Yemeni forces, backed by the Saudi led-coalition, are determined, more than ever, to recapture Hodeidah city and its strategic port after being held by Houthis since 2015. The coalition forces are reported to have reached the threshold of the city, only 9 miles away. The ultimate battle for Hodeidah seems imminent!
Hodeidah, located west on the Red Sea, is the fourth largest city in the country with a population of over than 600,000. It also hosts one of the most vital ports for the whole of Yemen where 70 percent of the country’s imports and aid shipments flow – adequate reason to raise fear and concerns both internally among Yemeni people and in the international community.
The significance of Hodeidah for the fighting blocks
The focal point of the Yemeni war is apparently shifting towards Hodaeidah and the battle’s final results may determine the overall course of the three-year long conflict. The retaking of the city, on the part of the coalition, would handlock Houthis and would open the route of the battle towards the capital Sanaa, a day’s drive from the port city. The port is claimed to be the entry point for Houthis’ weaponry which Saudi Arabia accuses Iran to supply. “Our goal is to cut the vein that the Houthis are benefiting from in their war effort,” coalition spokesman Turki al-Maliki told reporters in Riyadh.
For the set objective, the Saudi led-coalition is seeking US support in the battle to seize Hodeidah, and UAE reportedly approached Washington with the request.
US is mulling UAE’s plea, but had warned of assaulting the city’s port.
The Looming Humanitarian Catastrophe
Hodeidah’s port is one of the remaining frontlines for humanitarian aids and any assault on it could bring forth an inevitable famine!
Soon after being seized by Houthis in 2015, Saudi Arabia and UAE imposed a blockade over port city. In 2017, the blockade escalated into a total sealing off of the Hodeidah’s port, following the Houthis’ missile that landed near Saudi Arabia’s capital Riyadh. Saudi Arabia and UAE then accused their Shiite rival, Iran, of making use of the port to smuggle in arms and ballistic missiles to their Shiite allies.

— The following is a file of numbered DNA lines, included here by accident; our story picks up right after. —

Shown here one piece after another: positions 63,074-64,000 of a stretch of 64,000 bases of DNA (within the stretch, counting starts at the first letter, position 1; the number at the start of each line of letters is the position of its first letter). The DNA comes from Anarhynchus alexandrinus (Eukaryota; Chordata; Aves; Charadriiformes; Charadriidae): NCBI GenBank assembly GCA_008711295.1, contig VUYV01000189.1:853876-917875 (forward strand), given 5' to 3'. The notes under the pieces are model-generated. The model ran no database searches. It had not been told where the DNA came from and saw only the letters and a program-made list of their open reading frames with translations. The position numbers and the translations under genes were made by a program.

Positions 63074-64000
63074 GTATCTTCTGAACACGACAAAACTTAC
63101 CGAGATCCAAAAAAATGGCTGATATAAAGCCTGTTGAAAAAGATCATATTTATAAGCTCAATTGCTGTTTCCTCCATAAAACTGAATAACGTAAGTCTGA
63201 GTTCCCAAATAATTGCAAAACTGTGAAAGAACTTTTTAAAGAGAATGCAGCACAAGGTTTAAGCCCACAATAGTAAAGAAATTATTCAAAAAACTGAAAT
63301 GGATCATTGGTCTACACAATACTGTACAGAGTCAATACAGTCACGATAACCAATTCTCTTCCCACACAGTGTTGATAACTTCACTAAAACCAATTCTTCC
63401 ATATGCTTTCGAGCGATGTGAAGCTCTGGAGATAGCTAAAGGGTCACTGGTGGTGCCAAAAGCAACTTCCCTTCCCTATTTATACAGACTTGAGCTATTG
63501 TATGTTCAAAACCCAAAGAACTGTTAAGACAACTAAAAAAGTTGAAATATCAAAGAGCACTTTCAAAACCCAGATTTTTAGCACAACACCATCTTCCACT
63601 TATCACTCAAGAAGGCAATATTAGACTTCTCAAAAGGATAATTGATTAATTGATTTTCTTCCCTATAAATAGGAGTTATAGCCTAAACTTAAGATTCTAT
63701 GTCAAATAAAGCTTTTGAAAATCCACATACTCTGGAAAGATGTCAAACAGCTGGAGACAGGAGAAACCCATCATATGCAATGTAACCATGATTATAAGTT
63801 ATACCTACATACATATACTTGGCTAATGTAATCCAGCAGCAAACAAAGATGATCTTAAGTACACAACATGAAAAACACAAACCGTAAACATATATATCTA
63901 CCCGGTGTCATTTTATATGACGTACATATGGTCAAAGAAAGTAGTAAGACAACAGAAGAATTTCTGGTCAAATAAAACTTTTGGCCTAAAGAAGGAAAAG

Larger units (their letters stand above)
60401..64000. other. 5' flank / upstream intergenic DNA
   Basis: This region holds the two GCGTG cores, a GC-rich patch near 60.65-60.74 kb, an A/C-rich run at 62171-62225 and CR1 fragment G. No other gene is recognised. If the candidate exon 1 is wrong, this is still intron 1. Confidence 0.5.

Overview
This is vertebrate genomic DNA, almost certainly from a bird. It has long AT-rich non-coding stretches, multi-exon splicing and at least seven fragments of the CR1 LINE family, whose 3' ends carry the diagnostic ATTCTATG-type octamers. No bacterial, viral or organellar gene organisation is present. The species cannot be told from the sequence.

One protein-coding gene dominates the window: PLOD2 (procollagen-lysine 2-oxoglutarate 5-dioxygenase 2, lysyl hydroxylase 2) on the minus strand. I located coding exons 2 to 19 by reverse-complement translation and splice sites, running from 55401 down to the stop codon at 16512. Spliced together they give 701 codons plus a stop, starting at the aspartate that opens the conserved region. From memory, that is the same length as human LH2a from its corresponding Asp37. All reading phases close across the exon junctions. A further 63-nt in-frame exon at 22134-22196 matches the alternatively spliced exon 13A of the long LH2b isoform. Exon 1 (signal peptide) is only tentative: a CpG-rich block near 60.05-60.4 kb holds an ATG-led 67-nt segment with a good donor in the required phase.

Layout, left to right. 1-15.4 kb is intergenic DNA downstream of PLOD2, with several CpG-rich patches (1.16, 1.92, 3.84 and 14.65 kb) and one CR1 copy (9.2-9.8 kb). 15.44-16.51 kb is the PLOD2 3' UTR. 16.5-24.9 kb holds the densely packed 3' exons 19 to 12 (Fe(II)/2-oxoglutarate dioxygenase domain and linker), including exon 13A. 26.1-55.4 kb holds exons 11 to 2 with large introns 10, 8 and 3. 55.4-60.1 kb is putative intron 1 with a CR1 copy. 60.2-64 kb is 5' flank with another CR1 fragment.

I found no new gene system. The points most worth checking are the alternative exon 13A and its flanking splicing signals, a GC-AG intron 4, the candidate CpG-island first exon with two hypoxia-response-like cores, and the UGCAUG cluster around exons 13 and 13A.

The total blockade forced over 3 million Yemeni to the edge of hunger; the act that created deep discontent in the international community and human rights bodies and under their pressure the coalition agreed to reopen the port.
Now as the fighting intensifies in Hodeidah, with the coalition backed-forces managing to retake the city, human rights voices regain their warning of inevitable humanitarian catastrophe, in case the port is assaulted.
“Hodeidah is essentially a lifeline for millions of struggling Yemenis. Twenty-two million people are in need of humanitarian assistance, and the goods and the fuel and the medicine that comes through Hodeidah is a lifeline for those people,” said Daniel Gorevan, the spokesman for the Norwegian Refugee Council.
The same concern expressed by the European Council for Foreign Relations (ECFR) who warned that escalating the fight in Hodeidah may turn extremely harmful for the city’s infrastructure, mainly its port which the lives of millions of Yemenis depend on.
“The key question is: how is the battle going to be fought? The port is vital for Yemenis across the country. There could potentially be massive destruction of the city’s facilities. People are worried about how long the port might be out of action and how long it could take to rebuild,”said Adam Baron, a visiting fellow with the European Council for Foreign Relations (ECFR).
On his part, Martin Griffiths, the UN’s special envoy to Yemen, warned that striking the port would hinder any possible diplomatic solution.
The Saudi led-coalition is betting on military force to retake Hodeidah and open the path for recapturing other Houthi-held cities and regions, especially Sanaa, or at least force the Houthis to compromise. But analysts see that the attack -should it take place- will conversely add to the group’s inflexibility and consolidate the hardliners. This view seems tangible given the late statements of Houthi leaders who vowed to continue the resistance and that “Yemeni people will not abandon their land”. They also promised to turn the West Coast into “a graveyard for invaders and mercenaries”.
Tens of thousands of Yemenis have been fleeing Hodeidad as fighting intensifies in the frontlines, according to Amnesty International.
Many humanitarian aid bodies began to evacuate their staff off Hodeidadh. The International Committee of Red Cross (ICRC) said it had pulled 71 staff members out of Yemen, calling on all fighting sides to provide security guarantees so that it can keep on its humanitarian mission of running surgical, water and food assistance programs.
Since Saudi Arabia and UAE militarily intervened in Yemen to restore the exiled government, the war has claimed 10,000 lives, mostly old civilians and children. The war exacerbated the already fragile situation of the poor country, bringing it to the epicenter of famine. UN labeled Yemen as the world’s worst humanitarian crisis, with over 22.2 million people in dire need of humanitarian aid.
The views expressed in this article are the author’s own and do not necessarily reflect the views of Inside Arabia.